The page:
Brother of two Australians charged with terrorism offences ‘was an Isis commander tracked by Lebanese intelligence’

Police at Sydney airport in July after a counter-terrorism raid uncovered an alleged plot to blow up an Emirati passenger plane.

Lebanon’s interior minister has said the country’s police intelligence played a major role in foiling an alleged plot to bring down an Emirati passenger plane flying from Sydney to Abu Dhabi.

Nohad Machnouk told reporters on Monday that four Lebanese-Australian brothers, including one who is in detention in Lebanon, had planned to blow up the plane with bombs hidden inside a large Barbie doll and a meat grinder.

He said the bombs had not made it on to the plane because the handbag they were in was 7kg above the weight permitted by the airline.

Two Sydney men charged over alleged terrorism bomb plot

Machnouk said the bombs had been sent back to the would-be attacker’s home in Australia. He said the attacker had tried to bring two explosives on the plane in case one of them did not work. The second was to be detonated by one of the brothers who was supposed to be the suicide attacker. It was not immediately clear how authorities uncovered the alleged plot.

Australian authorities said late last month that they had thwarted a credible terrorist plot to down an airplane by smuggling a device on board but provided few details, including the precise nature of the threat or any airlines involved.

On Tuesday Australia’s transport minister, Darren Chester, who has primary responsibility for airports, was reluctant to confirm the statements by the Lebanese interior minister.

“The bottom line is we work very closely with our security partners around the world,” Chester told Sky News.

“It’s a team effort in the sense that we do need to share information, because the threat of terrorism crosses international boundaries.

The United Arab Emirates’ national airline said it was working with Australian police in the investigation. But Etihad Airways, the smallest of three long-haul Gulf carriers that fly to Australia, refused to confirm if it had been targeted.

This month Australian police said two men had been charged with terrorism offences in Australia in connection with an alleged plot to bring down the airplane. It was not immediately clear if they were two of the four brothers.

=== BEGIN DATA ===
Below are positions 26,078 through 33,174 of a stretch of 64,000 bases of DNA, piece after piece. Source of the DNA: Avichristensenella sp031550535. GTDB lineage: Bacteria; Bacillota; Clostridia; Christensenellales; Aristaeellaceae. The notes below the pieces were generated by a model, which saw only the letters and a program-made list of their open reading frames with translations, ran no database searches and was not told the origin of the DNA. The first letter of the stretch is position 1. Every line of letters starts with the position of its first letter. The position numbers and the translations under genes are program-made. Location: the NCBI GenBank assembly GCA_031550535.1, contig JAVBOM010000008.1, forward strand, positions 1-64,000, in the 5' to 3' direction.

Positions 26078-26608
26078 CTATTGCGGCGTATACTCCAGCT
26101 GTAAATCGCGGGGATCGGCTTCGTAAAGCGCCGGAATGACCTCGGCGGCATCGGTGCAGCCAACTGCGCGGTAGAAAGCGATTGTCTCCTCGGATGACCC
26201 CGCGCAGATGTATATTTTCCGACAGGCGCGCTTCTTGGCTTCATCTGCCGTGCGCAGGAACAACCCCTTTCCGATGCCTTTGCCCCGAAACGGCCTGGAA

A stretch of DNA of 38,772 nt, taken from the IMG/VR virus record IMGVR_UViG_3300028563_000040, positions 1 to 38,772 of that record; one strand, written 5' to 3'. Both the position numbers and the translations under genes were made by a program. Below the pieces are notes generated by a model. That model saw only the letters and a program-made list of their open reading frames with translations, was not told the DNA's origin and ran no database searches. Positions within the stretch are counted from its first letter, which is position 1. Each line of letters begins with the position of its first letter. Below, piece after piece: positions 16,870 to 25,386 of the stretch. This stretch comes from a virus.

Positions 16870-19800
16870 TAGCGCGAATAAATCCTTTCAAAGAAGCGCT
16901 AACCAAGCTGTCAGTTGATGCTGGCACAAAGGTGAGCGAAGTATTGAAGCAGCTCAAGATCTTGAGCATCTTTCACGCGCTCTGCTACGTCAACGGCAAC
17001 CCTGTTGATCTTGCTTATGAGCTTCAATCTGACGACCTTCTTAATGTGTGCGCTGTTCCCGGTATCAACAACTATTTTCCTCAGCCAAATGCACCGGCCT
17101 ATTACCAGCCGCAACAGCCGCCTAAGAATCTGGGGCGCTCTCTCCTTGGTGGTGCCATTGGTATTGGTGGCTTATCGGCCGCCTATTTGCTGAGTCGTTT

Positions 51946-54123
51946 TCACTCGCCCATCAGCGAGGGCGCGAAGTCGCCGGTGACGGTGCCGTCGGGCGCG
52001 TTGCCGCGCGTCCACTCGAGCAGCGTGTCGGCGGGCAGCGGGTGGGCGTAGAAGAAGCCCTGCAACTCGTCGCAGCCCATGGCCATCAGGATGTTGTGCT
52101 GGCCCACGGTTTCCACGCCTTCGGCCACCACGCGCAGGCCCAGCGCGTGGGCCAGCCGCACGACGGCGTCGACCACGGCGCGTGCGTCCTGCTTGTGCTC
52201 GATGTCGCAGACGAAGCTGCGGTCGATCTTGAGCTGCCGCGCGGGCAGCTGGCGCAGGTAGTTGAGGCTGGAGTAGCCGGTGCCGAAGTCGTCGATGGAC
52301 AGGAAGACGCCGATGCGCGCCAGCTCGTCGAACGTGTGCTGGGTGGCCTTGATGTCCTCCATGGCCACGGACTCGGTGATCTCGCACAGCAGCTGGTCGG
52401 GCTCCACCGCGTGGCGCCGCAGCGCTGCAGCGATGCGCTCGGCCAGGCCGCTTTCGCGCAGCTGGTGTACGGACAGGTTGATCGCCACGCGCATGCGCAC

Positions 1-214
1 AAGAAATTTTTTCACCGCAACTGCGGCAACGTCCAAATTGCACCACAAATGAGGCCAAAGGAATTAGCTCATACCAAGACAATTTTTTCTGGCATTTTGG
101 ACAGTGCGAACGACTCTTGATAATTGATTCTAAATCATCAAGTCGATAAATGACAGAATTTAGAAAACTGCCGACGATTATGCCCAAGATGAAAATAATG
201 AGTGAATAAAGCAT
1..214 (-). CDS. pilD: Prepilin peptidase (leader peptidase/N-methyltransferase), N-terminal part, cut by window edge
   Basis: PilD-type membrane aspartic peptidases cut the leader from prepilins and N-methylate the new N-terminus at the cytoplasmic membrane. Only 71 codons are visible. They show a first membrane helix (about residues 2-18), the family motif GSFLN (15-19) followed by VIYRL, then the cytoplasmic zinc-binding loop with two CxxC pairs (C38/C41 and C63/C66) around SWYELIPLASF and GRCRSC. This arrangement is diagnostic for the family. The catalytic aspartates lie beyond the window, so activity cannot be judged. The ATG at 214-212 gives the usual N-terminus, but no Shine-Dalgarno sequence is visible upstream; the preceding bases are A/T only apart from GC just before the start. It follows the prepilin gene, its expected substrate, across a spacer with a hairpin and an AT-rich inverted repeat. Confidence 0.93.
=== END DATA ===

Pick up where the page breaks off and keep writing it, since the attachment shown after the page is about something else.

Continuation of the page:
Four Lebanese-Australian men have been arrested by police, who also reportedly seized a meat grinder that investigators thought may be the basis of a bomb. One of the four was released later without charge.

Machnouk said two of the brothers, Khaled and Mahmoud Khayyat, were being held in Australia, while another, Tarek, was a senior member of the Islamic State group based in the northern Syrian city of Raqqa.

He added that the fourth brother, Amer, was supposed to be on board the plane, working to bring it down 20 minutes after takeoff, but was arrested in Lebanon after he arrived in mid-July from Australia.

Machnouk said the alleged plot had been “foiled because of the extra weight”.

“Intelligence branch followed on the case and found that Amer was involved in this act and it appears that he was supposed to carry it out,” he said.

The minister said Lebanese police had been tracking Tarek Khayyat’s brothers since he moved to Raqqa and became an Isis commander.Machnouk said Amer Khayyat had travelled between Australia and Lebanon several times under pretexts such as coming to get engaged or get married.

He said about 400 passengers had been on the plane, including 120 Lebanese and that the four brothers wanted to punish the UAE and Australia for being part of the US-led coalition fighting Islamic State.

“When four Lebanese brothers in Australia decide to blow up an Emirati jet this means that the whole world should work together to fight terrorism,” Machnouk said. “Coordination should be 24 hours a day between all security agencies to stop such attacks.”